Bringing faith-based groups into the environmental dialogue: Love thy neighbour as thyself.


Sarah Beley, Fossil Free Faith Fellow.

Guest post by Sarah Beley, Fossil Free Faith Fellow.

Concern for what I see as the compartmentalization of many social and environmental issues that are actually interrelated, was what motivated me to join Fossil Free Faith.

I strongly believe that interfaith dialogue is part of the solution and an inclusive tool to engage communities, which up until now, have only marginally been involved in conversations around climate.

By deepening the conversation to include spirituality, the vocabulary is expanded, capturing an element that is not being picked up through the economic, academic, or scientific lens.

Love thy neighbour as thyself.

I was raised Ukrainian Orthodox, with the main tenet that as an Orthodox Christian it was my obligation to love thy neighbour as thyself. But in this globalized technological age, who exactly is my neighbour?

girlsThis has led me to redefine my neighbour within a global context where all of my private and seemingly isolated actions are interconnected with others and the environment. Climate justice, in its pursuit of fighting global inequality and poverty, becomes the simple commandment of loving thy neighbour as thyself. Concern for the natural environment is directly related to concern for issues of social justice, and particularly of world hunger.

My pivotal moment relating to environmental awareness and climate justice came from the year I spent living and teaching in Wenzhou, China. It was in this small Chinese city of nine million where I experienced firsthand the devastating effects of environmental degradation. Wenzhou is the manufacturing hub for shoes and eyeglass frames for export to the rest of the world. The direct influence of the global economy effected the air and water quality. For the year I was there, I did not see a blue sky, but profits soared. I left China with an increasing awareness of the links between environmental degradation and economic pressures, but for most including my students this is not an option. They are left to live within the externalities of the global economy. However, as more irregular weather patterns produce devastating natural disasters including storms, floods, droughts, and fires globally, there really is nowhere to leave to.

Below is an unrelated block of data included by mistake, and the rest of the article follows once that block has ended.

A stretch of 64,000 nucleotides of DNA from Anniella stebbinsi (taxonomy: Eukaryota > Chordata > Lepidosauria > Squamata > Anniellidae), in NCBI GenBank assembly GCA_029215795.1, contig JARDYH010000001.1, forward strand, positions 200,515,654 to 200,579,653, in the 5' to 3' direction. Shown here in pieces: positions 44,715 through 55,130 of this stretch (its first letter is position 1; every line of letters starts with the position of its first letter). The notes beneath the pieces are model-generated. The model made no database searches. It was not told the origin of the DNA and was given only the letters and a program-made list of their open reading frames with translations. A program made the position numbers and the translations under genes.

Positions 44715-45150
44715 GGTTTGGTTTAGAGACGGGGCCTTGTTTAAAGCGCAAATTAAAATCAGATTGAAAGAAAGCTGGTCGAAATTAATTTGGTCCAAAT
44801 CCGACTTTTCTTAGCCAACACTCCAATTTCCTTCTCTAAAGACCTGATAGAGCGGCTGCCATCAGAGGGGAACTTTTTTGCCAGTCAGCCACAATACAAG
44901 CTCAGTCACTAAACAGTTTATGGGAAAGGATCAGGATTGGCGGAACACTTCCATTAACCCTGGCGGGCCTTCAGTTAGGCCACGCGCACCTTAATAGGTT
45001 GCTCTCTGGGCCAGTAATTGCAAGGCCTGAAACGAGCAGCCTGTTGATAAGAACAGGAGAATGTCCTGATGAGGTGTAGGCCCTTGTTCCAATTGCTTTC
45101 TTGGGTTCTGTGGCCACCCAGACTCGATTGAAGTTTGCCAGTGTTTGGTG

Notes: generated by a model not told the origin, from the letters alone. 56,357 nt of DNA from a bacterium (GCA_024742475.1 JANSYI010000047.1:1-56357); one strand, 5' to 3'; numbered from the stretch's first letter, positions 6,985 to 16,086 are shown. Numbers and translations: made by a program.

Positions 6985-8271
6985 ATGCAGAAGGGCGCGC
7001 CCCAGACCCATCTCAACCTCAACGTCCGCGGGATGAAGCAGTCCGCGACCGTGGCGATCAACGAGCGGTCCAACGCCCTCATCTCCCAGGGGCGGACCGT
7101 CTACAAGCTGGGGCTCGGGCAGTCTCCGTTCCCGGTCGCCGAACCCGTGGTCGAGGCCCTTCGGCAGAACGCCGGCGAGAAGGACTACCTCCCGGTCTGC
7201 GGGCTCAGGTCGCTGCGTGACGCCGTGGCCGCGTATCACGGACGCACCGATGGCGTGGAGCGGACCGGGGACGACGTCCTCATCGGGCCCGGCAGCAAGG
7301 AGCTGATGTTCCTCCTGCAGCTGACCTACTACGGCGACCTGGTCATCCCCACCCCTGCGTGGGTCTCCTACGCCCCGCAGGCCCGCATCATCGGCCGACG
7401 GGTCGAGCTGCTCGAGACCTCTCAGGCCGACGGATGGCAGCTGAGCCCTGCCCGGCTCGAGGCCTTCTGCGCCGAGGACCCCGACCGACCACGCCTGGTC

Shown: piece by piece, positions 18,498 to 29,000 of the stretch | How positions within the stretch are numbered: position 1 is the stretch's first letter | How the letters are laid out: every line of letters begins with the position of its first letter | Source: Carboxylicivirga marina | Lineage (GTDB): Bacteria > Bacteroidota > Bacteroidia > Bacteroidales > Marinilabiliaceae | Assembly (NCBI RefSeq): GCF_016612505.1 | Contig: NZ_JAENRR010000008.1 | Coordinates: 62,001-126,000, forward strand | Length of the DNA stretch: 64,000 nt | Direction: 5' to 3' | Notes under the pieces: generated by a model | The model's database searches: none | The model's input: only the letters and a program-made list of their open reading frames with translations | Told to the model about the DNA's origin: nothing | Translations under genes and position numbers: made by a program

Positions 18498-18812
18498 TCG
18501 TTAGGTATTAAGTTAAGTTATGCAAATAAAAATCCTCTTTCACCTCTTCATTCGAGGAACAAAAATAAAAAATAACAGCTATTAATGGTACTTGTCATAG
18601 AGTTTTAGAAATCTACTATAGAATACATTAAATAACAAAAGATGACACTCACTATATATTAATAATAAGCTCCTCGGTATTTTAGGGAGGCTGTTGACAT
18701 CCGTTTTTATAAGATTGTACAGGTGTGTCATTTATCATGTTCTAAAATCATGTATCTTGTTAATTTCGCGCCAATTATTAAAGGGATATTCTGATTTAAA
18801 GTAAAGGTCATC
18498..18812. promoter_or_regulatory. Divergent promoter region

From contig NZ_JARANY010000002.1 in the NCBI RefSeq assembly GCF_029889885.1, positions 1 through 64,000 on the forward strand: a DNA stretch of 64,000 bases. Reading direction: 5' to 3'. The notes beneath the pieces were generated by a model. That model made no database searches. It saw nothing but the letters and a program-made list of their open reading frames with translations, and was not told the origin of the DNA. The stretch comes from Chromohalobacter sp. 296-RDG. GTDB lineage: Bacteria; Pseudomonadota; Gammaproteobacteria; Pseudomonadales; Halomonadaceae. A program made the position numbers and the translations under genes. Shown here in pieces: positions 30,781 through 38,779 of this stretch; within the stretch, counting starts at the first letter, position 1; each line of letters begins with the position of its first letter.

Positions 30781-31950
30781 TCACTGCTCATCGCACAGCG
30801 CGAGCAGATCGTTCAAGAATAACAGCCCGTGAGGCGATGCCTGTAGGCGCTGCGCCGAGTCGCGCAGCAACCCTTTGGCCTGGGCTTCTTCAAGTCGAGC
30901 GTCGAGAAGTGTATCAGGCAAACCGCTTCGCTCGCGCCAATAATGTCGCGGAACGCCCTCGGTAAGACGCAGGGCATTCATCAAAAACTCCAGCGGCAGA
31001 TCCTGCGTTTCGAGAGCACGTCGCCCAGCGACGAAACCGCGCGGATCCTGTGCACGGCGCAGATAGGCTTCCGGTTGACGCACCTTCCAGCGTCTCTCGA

Over the last decade, under the leadership of Ecumenical Patriarch Bartholomew I of Constantinople, the engagement of the Orthodox Church concerning environmental issues has become more proactive. This recent engagement along with Pope Francis position on climate justice has redefined the environmental movement as a way to practise one’s faith. I have found a long overdue but much welcomed message, as for some time I dealt with personal conflicts on the past role Christian traditions have played in justifying the exploitation of the earth.

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Our Interfaith Hub on July 4th at Jobs, Justice, and the Climate


Understanding the interconnectedness of climate justice, and by simply redefining it to love thy neighbour as thyself-recognizes that cooperation, not competition, is the way forward. This maybe the greatest strength of the Orthodox Church which has historically enjoyed close connections with various national cultures, placing local churches in the unique position to lead the quest for local solutions to environmental problems. Ethiopia continues to bear the brunt of the negative impacts of climate change that have resulted in food insecurity and water droughts, the Ethiopian Orthodox Tewahedo Church has publicly pledged to divest from fossil fuels.

“Divestment and dialogue” is the the main mission of Fossil Free Faith Fellows. Our group is made up of the Abrahamic religions, though I do hope to see it expand to have representatives from a variety of the world’s faith groups for future dialogues. The response to our two public events-the June, 23rd public dialogue in Vancouver, and the July 4th faith hub at the’s march for Jobs, Justice, and the Climate-has been overwhelmingly positive, along with the typical response, “I did not know I could connect my spirituality to my environmental concerns!”  The truth is you can.

Bio: Sarah is a graduate of Simon Fraser University with a minor in Dialogue Communications, a Semester in Dialogue alumnae, a Radius fellow, and a current member of Fossil Free Faith working on divestment from fossil fuels through interfaith and intercultural dialogue. Sarah sees the use of dialogue as a way to understand others and oneself, and a way to improve listening skills.